Both exterior and interior upgrades can be made to any truck to usher its looks and comfort into the modern age. Case in point, swapping an ’05-’07 front clip onto a ’99-’04 Super Duty used to be all the rage and it remains a great way to dress up the looks of an aging Ford. Beyond that, headlight restoration, custom headlights or even adding LEDs to older head lamps are common upgrades, and they definitely improve things in terms of functionality. For further curb appeal, a set of aftermarket wheels can both modernize and improve the looks of virtually any truck—and when combined with the right tire, the perfect tire and wheel combo can look downright killer.
More DIY-Induced Curb Appeal
There is a reason replacement grilles, bumpers and even sideview mirrors are common changes for older trucks. The same goes for late-model tailgates being installed on older models, along with seats and center consoles. Then there are more laborious endeavors like cab mounts. How are your truck’s body lines? Does the cab and bed still match up like it did when it was new? It’s time to fix that sagging cab for good with a set of polyurethane bushings. It won’t break the bank to source new ones but you will need at least half a day, depending on the shape the originals are in, to handle the affair.
Start Addressing Your Truck’s Problems One At A Time
No one knows your truck better than you do, so a quick inspection from head to toe will tell you what you need to fix in order to keep it for the long haul versus what belongs on your “want” list. Case in point, the high-pressure oil pump (HPOP) hose O-rings are notorious for failing on the 7.3L Power Stroke’s HPOP due to age. We recently replaced them, along with a full reseal kit for the injection pressure regulator for a grand total of $28. Next, it will be on to hunting down an intermittent chirp we’ve started to notice, presumably from one of the pulleys (be it the belt tensioner, idler, alternator, vacuum pump, etc.). After that, we might add a second high-pressure oil pump in order to unleash the full potential of our aftermarket fuel injectors.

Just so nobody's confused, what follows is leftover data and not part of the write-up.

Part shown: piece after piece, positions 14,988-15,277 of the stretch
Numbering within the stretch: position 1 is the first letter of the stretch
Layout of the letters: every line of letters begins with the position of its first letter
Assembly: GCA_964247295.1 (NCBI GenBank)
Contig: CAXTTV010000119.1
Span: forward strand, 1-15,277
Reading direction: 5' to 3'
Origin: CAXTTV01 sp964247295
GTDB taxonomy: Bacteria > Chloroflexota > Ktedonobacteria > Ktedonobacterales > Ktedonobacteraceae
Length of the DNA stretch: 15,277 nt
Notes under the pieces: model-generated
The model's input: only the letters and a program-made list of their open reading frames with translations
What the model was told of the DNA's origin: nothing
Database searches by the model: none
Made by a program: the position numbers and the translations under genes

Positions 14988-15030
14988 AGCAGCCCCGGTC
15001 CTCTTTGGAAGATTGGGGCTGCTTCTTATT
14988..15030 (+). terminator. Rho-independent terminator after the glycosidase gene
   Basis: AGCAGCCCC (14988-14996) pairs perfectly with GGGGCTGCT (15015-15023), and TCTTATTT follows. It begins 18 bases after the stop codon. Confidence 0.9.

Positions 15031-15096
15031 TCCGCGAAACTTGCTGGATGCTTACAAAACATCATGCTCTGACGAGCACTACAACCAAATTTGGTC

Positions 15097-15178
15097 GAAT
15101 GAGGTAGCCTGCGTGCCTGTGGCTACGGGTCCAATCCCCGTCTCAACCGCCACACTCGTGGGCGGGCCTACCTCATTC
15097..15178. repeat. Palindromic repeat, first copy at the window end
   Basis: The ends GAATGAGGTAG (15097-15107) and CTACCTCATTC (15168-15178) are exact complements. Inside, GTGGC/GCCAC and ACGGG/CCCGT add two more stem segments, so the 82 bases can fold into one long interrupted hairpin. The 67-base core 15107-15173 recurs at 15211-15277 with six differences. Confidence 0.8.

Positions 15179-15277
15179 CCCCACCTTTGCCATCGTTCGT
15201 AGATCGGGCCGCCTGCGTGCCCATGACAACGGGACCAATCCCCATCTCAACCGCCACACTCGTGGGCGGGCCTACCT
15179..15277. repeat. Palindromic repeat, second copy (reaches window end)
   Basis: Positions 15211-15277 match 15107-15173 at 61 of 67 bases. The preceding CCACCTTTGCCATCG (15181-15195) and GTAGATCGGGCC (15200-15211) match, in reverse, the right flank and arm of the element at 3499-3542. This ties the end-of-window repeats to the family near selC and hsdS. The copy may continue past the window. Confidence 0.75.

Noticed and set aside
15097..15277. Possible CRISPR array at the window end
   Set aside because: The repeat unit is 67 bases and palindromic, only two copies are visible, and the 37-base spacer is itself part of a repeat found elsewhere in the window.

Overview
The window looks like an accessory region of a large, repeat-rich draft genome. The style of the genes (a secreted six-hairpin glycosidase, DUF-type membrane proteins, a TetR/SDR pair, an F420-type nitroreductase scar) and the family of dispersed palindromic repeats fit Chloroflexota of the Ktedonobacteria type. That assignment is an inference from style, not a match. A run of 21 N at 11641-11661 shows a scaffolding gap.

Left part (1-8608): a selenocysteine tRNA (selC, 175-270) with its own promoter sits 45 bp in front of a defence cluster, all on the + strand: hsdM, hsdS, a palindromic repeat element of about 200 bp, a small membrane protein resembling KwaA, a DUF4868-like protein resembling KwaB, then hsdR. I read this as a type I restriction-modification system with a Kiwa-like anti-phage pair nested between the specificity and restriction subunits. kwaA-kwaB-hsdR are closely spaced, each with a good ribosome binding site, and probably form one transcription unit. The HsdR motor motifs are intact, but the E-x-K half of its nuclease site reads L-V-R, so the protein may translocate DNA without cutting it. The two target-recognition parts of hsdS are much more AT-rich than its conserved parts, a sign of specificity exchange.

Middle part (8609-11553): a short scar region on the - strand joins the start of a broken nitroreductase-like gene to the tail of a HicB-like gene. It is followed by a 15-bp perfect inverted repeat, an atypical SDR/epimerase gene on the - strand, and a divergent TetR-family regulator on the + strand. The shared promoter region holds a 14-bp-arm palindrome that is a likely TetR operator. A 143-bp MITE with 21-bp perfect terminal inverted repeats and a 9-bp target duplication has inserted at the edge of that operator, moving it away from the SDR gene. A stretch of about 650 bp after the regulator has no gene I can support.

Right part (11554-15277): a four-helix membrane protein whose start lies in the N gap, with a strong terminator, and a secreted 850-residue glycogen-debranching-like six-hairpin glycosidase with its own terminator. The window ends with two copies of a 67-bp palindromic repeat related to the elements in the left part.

Make Your Truck More Fun—Add Performance
Breathing new life into your truck doesn’t just have to revolve around looks. Adding performance is a great way to fall in love with your ride all over again. Installing a cold air intake, an exhaust system or a tuner (or all of the above) will make you eager to get behind the wheel again—and those add-ons are available for virtually every application under the sun, gas or diesel. For diesel owners, a turbo upgrade, bigger injectors and tuning can unlock between 100 hp and 400 hp, depending on the model.
OBS Fords (And First-Gen Dodge Rams) Are Never Out Of Style
Old-school, show-worthy trucks like this are commonly found at car shows throughout the country. From well-preserved to completely restored, the Fords from days gone by are popular for a lot of reasons. First, they’re instantly recognizable thanks to their squared-off styling. But on top of that, ’94.5-’97 model F-250 and F-350s were available with the 7.3L Power Stroke, an engine that boasts 500 to 600hp potential without having to make serious internal hard-part upgrades. Keen-eyed truck enthusiasts will note that this F-250 has been solid axle-swapped and fitted with tires that accommodate the Dana 60 perfectly: 33x12.50 Nitto Mud Grapplers.
More From Driving Line
- This isn’t the first time we’ve preached about keeping your old workhorse on the road. For more on the subject of diesel pickups, look no further than this guide to half a million miles.